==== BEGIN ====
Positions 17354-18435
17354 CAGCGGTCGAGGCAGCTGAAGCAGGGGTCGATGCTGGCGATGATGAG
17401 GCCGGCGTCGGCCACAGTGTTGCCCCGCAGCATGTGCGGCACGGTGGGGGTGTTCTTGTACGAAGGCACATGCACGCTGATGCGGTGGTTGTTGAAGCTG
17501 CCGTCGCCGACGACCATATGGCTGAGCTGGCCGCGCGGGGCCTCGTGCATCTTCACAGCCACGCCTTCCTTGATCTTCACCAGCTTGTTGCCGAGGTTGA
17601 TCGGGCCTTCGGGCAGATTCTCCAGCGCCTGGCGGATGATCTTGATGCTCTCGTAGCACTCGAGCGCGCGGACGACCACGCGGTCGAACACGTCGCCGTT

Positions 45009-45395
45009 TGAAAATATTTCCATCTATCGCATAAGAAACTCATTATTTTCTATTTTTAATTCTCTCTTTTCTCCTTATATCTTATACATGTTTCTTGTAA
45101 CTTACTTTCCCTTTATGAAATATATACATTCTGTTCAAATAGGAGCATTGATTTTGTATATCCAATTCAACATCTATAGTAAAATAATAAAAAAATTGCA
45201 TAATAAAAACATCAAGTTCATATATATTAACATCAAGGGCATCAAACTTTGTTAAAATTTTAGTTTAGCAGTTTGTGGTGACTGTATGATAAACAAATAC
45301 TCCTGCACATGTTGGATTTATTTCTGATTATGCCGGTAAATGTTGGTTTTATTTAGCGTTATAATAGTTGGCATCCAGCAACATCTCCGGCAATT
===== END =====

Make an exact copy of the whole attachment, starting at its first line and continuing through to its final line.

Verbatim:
Positions 17354-18435
17354 CAGCGGTCGAGGCAGCTGAAGCAGGGGTCGATGCTGGCGATGATGAG
17401 GCCGGCGTCGGCCACAGTGTTGCCCCGCAGCATGTGCGGCACGGTGGGGGTGTTCTTGTACGAAGGCACATGCACGCTGATGCGGTGGTTGTTGAAGCTG
17501 CCGTCGCCGACGACCATATGGCTGAGCTGGCCGCGCGGGGCCTCGTGCATCTTCACAGCCACGCCTTCCTTGATCTTCACCAGCTTGTTGCCGAGGTTGA
17601 TCGGGCCTTCGGGCAGATTCTCCAGCGCCTGGCGGATGATCTTGATGCTCTCGTAGCACTCGAGCGCGCGGACGACCACGCGGTCGAACACGTCGCCGTT

Positions 45009-45395
45009 TGAAAATATTTCCATCTATCGCATAAGAAACTCATTATTTTCTATTTTTAATTCTCTCTTTTCTCCTTATATCTTATACATGTTTCTTGTAA
45101 CTTACTTTCCCTTTATGAAATATATACATTCTGTTCAAATAGGAGCATTGATTTTGTATATCCAATTCAACATCTATAGTAAAATAATAAAAAAATTGCA
45201 TAATAAAAACATCAAGTTCATATATATTAACATCAAGGGCATCAAACTTTGTTAAAATTTTAGTTTAGCAGTTTGTGGTGACTGTATGATAAACAAATAC
45301 TCCTGCACATGTTGGATTTATTTCTGATTATGCCGGTAAATGTTGGTTTTATTTAGCGTTATAATAGTTGGCATCCAGCAACATCTCCGGCAATT